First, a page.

Most people would never repeat the tedious college admissions process willingly, but Don “D.W.” Cartier (COL ’09) is not like most people. Two years ago Cartier founded the Ivy Program, a college counseling service for minority high school students in the Washington, D.C., area that offers mentoring for several dozen students on everything from how to write the perfect college application essay to basic homework and learning strategies. He has plenty of advice for the stressed and overworked.
What is the Ivy Program?
It’s a college planning program for minority students within the D.C. community. The idea kind of came from my experiences in high school. The thing about these students is that no major universities contact them; they’re never going to get Harvard or Yale or Georgetown to get to them. So I created a college planning program for them to encourage these students to look past schools that they already looked at.
When I talk to students and ask them where they want to go to school, they say, `Oh you know, a school in North Carolina or Howard,’ and those schools are fine, but even if they don’t go to Ivy League schools, I want them to know that there are more schools out there.
How did you start the program?
I’ve been working on the program for about two years. It launched basically at the beginning of last spring. I put all the pieces of the puzzle together last fall and then in the spring, I was able to launch and have people work with me. I have about five or six people working for me now.
What kinds of activities do you do with the students?
I met the students through [the Center for Multicultural Equity Access] because they ran workshops for college planning. Initially, I just wanted to take over for them, but then [CMEA] realized that my program would work with theirs and we mixed them together.
These students – from the time they’re in eighth grade – give up time to prepare for college. They give up their summers, they give up their weekends. I’m just kind of leading them on. This summer, we’re doing SAT prep sessions. .We’re able to have an SAT workshop for the summer. We’re helping them find research opportunities. They go abroad, too – they went to Chile last summer. So they pretty much do things that will diversify their resumes.
My program does provide homework help, too. We track them; we keep track of the students during the week to see how they’re doing academically and make sure that they’re not messing up.
Where do you get funding for the program?
The program doesn’t have funding through CMEA. We have separate funding. None of Georgetown’s money goes in here. We have outside funds from donors.
What inspired you to start the Ivy Program?
I went to public school and my public school never encouraged me to think about big schools. My counselor told me the best place I could probably get into was Arizona State. I thought I could do better. I applied to about 17 schools and got in 15 and I chose Georgetown in the end.
If I had had a person who had encouraged me, kind of told me what to do and helped me with different stuff like getting my SAT as high as it could, I think I would have had a less stressful college experience. Luckily, I did have a lot of resources and connections who were able to explain things to me so I wasn’t in the dark.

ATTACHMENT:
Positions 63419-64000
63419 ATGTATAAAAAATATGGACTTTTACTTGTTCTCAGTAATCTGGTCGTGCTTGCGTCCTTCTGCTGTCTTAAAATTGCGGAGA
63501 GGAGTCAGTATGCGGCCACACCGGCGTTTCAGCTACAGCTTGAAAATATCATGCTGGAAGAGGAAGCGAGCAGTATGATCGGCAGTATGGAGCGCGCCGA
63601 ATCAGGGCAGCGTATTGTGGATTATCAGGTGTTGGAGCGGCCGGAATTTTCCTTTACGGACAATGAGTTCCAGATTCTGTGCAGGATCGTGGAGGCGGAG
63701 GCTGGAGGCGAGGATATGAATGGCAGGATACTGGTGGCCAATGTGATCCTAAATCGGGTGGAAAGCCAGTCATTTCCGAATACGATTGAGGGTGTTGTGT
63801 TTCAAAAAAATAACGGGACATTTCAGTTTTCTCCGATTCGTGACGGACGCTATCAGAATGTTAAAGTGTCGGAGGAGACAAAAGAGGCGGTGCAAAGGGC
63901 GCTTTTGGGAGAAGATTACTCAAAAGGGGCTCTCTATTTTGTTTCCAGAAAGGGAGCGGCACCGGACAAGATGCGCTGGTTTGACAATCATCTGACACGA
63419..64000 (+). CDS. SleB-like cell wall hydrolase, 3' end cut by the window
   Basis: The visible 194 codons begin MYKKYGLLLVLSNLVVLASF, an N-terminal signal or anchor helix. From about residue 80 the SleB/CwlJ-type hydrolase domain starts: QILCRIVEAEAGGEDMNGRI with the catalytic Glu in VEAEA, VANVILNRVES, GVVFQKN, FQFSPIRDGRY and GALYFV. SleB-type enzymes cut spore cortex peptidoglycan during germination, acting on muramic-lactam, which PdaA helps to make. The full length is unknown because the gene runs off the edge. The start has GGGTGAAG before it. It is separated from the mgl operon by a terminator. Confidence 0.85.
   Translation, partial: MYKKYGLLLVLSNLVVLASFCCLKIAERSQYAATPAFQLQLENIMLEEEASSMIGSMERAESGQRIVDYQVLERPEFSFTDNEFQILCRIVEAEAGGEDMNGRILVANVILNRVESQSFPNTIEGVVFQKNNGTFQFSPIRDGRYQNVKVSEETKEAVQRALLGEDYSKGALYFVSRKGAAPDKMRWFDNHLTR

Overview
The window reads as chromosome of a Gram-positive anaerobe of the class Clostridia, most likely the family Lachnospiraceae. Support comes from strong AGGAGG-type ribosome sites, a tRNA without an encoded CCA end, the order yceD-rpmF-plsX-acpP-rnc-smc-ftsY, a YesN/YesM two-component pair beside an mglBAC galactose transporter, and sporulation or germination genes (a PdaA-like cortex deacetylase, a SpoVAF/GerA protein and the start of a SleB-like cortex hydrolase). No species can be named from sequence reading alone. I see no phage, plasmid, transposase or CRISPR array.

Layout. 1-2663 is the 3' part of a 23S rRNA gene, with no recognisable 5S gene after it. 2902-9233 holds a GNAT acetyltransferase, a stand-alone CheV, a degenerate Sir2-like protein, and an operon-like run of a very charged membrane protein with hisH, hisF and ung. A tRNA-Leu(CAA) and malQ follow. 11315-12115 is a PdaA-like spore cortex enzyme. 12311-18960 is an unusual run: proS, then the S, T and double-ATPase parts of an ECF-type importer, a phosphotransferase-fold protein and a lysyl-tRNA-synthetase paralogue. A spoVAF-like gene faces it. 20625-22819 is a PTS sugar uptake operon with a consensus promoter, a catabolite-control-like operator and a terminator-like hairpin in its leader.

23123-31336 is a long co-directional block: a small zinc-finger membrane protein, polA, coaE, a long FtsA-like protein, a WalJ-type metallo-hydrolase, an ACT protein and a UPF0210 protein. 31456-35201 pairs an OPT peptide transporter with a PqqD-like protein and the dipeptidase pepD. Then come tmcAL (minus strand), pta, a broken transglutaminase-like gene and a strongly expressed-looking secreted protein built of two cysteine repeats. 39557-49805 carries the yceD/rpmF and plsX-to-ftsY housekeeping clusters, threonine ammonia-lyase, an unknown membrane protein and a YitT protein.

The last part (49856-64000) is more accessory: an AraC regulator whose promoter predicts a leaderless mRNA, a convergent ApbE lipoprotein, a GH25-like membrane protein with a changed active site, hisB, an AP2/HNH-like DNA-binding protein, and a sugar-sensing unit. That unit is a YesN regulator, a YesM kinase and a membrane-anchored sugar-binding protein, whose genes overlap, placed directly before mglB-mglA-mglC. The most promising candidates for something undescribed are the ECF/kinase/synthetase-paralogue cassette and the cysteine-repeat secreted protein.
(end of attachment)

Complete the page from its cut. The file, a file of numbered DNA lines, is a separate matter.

In light of the efforts of universities like Georgetown to consciously try to attract more minority students, why are programs like these so important?
Someone has to take initiative to because otherwise these kids will be left in the dark and left without any resources or options. There has to be an initiative where someone just goes and gives 100 percent. I feel that these opportunities can open doors.
A common misconception is that a low-income [student] – doesn’t have a lot of money, doesn’t have a lot of resources – that if [he or she] was to go to Georgetown, they wouldn’t do well. I have a lot of friends who are minority from low-income backgrounds that have matriculated and graduated magna cum laude. They did amazing stuff.
So I want to give more students opportunities to do this kind of stuff. I just want to make it possible so they can then give back.
Who are your picks for the Final Four?
It doesn’t really matter because it’s going to be Georgetown in the end. I’m not really good at predicting basketball stuff, but I’m guessing Ohio State’s going to be there. All of my friends are on the team, so they’re going to be there. Maybe Florida.
So, you’re friends with the basketball team? Got any good stories?
When I was first at Georgetown as a freshman, I hung out with Jessie [Sapp] a lot. He’s the funniest person you’ll ever meet. We were in a summer program before going to Georgetown as freshmen, and I knew Jessie. I guess because I knew him before I saw him play, so when people are in awe of him, I’m just like, `It’s Jessie.’
There’s this basketball myth that, you know what, being a basketball player doesn’t get you girls. It is the biggest lie they try to perpetuate. I disagree. My girlfriend would leave me for Jonathan Wallace any day. Every time she and her roommates see Jonathan Wallace, they’re like `Oooh, Jonathan Wallace. He’s so fine. He has `fine’ written all over him.’